09 November 2008

The White Tiger—Aravind Adiga

This year's Man Booker Prize-winner is Indian-born debutant novelist Aravind Adiga. The simplest summary of The White Tiger will tell you that it's the story of entrepreneur (and murderer!) Balram Halwai; a tale that reveals the conflicts underlying contemporary Indian society as it strives towards 21st Century technological and economic superiority. But of course that's the nutshell version.

Adiga has produced a panorama of modern India in the foreground of which narrator and protagonist Halwai "rises" from a lower caste to become a successful businessman. I qualify the term "rises" because it is a conflicted and controversial notion in a multifaceted nation still mostly understood in the West according to aged stereotypes. This isn't the crunchy India of spiritual enlightenment and millenia-old cultural tradition. Those attributes are present, of course, but any discussion of India today is incomplete without recognition of South Asian political realities and the tension between social classes; the entrenched and rigid markers of status that have been slowly breaking down over the past half-century. Adiga brilliantly displays the conflict—particularly salient among the lower classes—between adhering to family and tradition (the social world found here in "The Darkness") and attempting to create a life as a successful individual in a technologically advanced democratic society.

The India that the narrator inhabits is disgustingly corrupt, bigoted and backward-looking; characteristics highlighted ever more by the growing influence of American-style malls, pristine Bollywood shlock and the remnants of English colonialism. For Indians like Balram Halwai who attempt to supercede their anonymous (his parents actually don't bother to name him, simply calling him "boy") upbringings in "middle" India, there is almost no trickle-down of wealth from the upper strata of society. Halwai really only achieves success because he is an adept observer and learns how to undermine his bosses and understand the proper etiquette of corruption.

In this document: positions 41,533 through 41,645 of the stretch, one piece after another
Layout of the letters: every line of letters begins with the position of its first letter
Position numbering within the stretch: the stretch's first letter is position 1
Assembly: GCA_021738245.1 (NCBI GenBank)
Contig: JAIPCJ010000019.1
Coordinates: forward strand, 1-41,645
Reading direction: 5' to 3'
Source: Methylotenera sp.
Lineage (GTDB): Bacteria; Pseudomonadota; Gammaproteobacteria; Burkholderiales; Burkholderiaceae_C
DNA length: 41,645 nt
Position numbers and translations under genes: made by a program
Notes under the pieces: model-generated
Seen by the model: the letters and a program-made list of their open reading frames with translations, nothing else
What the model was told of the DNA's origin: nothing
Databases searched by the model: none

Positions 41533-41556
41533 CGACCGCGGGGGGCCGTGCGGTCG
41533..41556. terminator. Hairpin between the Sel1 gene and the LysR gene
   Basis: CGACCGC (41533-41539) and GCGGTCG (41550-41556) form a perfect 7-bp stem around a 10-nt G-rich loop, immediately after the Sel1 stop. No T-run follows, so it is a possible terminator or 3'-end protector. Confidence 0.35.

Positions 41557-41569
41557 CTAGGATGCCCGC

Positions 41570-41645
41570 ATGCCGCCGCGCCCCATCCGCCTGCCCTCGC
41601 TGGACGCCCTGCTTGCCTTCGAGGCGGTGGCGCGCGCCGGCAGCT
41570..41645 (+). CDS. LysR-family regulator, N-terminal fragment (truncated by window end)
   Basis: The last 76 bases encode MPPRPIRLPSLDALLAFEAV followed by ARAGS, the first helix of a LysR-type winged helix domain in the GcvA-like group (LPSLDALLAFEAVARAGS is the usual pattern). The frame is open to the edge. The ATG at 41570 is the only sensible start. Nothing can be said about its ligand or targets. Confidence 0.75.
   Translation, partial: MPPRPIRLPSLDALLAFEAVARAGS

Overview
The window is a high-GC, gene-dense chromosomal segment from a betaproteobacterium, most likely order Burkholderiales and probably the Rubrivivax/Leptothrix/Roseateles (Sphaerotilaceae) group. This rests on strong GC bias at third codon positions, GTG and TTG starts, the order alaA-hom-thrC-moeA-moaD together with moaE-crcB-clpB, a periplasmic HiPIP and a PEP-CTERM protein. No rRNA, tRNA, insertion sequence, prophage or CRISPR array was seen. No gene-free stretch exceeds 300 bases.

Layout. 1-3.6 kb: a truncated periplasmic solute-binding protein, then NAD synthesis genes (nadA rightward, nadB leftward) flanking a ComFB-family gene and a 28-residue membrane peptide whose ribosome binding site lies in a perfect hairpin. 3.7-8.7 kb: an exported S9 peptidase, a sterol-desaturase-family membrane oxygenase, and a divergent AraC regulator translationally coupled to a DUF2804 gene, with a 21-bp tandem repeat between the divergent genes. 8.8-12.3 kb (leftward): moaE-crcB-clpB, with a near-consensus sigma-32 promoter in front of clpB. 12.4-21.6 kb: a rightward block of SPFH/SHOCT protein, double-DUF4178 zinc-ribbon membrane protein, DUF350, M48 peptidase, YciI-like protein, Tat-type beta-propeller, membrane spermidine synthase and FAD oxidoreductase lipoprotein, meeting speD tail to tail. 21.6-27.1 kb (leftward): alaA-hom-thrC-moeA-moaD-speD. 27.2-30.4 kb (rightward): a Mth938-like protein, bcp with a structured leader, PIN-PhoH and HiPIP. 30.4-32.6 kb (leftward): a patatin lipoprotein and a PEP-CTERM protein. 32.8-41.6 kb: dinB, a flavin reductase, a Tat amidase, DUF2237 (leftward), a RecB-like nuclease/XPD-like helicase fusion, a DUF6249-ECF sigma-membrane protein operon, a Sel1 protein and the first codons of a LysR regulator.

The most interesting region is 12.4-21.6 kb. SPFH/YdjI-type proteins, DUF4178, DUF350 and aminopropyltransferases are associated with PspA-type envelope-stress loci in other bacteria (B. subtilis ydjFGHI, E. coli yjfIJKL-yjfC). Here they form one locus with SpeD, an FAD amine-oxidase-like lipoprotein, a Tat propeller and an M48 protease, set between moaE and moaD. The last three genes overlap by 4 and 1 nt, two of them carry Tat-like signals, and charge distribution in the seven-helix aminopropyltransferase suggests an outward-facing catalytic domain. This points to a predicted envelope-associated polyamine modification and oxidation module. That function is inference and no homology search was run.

What makes the tale of the White Tiger ever more salient to a Western reader is not so much how Adiga portrays the many facets of Indian society for the uninitiated, but how he is able, as a child of both East and West (he spent some youthful years in Australia and attended university in England and the US), to critique modern democratic technological society as a whole. Adiga has not focused his criticism solely upon his native, growing India; the more abstract targets are supposedly "democratic" societies that tout their cultural breadth, scientific prowess and economic advancement as proof of their superiority. The past eight years of the American experience have demonstrated the fallacy of such beliefs. Adiga has situated his novel in a "new" India, but the themes he presents are as salient in modern America (and probably the UK, France, etc. as well) with our extensive poverty, crumbling infrastructure and corrupt—however hidden—politics.

After the electoral events of this past week, this novel only becomes more curiously topical. While detailed explanation of what I mean would be far too long for me to present here, the short of it revolves around the idea that the future is "browner", "darker" than most would have believed before November 4, 2008. Obama's Presidency-elect is a marker of future directions that Mr. Halwai hints at in his letters to the Chinese Premier that frame the novel's narrative. The era of
White/Christian/Western (read as conservative, traditional Aryan Hindu in the novel) hegemony is coming to a close, though its effects will continue to be felt for some time and the actual changes that will occur in the world are impossible to predict. Halwai's "liberation" in the novel is one manner of portraying how these changes may occur, but as the author has stated, it is still fiction. Social upheavals have their newsworthy markers, though the tangible effects are more often arise through slow, painful, ambiguously moralized rendings. I'm not positive if this is what Mr. Adiga intended with this brilliant work, but it's the sea in which Balram Halwai's eventual prosperity left me floating.

addendum: In light of what I wrote above, this article in today's NYTimes Week In Review presents an interesting snapshot of Mumbai. While The White Tiger takes place in Delhi, Bangalore and several small villages, the details here give a good bit of context for Adiga's story.

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